A few years back a fellow reviewer advised me against taking on books from authors themselves. Several bad experiences had prompted this advice; a writer offering money for a five star review, a writer begging for a higher star rating than the reviewer was prepared to give, an author demanding a review be rewritten! And up till now I’ve heeded that advice. But sometimes a gut instinct, a sixth sense kicks in and throwing caution to the wind I responded to Anthony Le Moignan’s social media offer of a review copy of his book The Long Goodbye. Moral of that digressionary prologue? Follow your instincts!!
This is a self published, debut novel. The Alzheimers/dementia theme, currently quite topical in fiction, invites comparison with Lisa Genova’s Still Alice since it deals specifically with early onset Alzheimer’s, and the writer himself acknowledges a similarity with Emma Healy’s Elizabeth is Missing and Jojo Moyes Me Before You. Readers with affinities to those books should enjoy this novel.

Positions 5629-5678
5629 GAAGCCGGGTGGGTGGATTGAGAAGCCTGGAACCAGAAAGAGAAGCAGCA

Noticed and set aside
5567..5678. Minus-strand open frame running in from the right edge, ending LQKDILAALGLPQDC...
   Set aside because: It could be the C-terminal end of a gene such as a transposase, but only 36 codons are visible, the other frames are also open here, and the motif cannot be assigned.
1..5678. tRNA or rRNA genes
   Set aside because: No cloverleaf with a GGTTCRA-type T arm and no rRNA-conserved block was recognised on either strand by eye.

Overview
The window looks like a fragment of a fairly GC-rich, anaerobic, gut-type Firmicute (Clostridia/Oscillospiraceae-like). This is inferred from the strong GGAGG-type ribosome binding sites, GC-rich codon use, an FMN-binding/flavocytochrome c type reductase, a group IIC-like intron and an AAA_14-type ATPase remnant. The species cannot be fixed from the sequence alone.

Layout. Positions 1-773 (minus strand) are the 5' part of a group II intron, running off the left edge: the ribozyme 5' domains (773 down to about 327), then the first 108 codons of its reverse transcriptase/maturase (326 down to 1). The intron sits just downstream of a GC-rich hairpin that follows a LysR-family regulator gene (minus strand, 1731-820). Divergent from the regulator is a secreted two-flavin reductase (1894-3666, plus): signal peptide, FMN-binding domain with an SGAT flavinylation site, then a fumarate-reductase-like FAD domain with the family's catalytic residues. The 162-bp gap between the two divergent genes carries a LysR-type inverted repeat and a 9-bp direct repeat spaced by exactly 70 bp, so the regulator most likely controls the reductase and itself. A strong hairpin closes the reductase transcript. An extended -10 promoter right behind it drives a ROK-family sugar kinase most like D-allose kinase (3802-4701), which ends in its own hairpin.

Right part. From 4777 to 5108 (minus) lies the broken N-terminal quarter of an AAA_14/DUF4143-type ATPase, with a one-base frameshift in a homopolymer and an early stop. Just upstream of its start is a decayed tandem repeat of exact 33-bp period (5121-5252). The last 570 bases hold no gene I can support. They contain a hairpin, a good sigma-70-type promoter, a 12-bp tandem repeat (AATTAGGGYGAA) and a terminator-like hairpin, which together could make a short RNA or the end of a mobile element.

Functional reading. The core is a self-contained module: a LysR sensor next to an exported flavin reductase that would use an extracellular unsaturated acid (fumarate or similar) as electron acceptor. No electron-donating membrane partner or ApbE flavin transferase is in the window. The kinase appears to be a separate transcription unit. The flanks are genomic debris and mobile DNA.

I love debut works. There’s an optimism within them, unstated but there in the exuberance of the language and the tendency to throw everything but the kitchen sink at the reader! I sometimes baulk when a debut novel attempts to deal with a potential harrowing subject. But my fears here were unfounded. Whilst this is clearly a debut novel it is an impressive one.
The characters are well developed and believable. Simon is heart warming and heart tugging. And the novel is populated with largely decent people. That’s quite unusual today! There are no real ‘baddies’! That gives you a warm feeling and makes you care about the characters. The running theme is well executed and sustained throughout. Whilst the dementia theme is potentially harrowing there is sufficient humour and wit to offer some light relief and bring a smile to your face. In fact prepare yourself to run through your entire catalogue of emotions.
When I was at school I remember being told to ‘write about what you know’. It was always good advice and here is another perfect example. Meticulous research is one thing and so many writers display consummate skill in their use of it. But this writer has first hand understanding of seeing someone suffer with that cruel condition, Alzheimers, and it shows in his writing. Reader, I wept.
And if there’s another thing I learned from reading this book it is that Anthony Le Moignan loved his dad and love runs through this novel, flowing out of every sentence. Mr. Le Moignan Senior would be so proud of his son. So what appears to be a novel about a memory wasting disease is fundamentally about - Love.
Have a look at this YouTube clip.
My thanks to Anthony for sending me a copy of this fine book.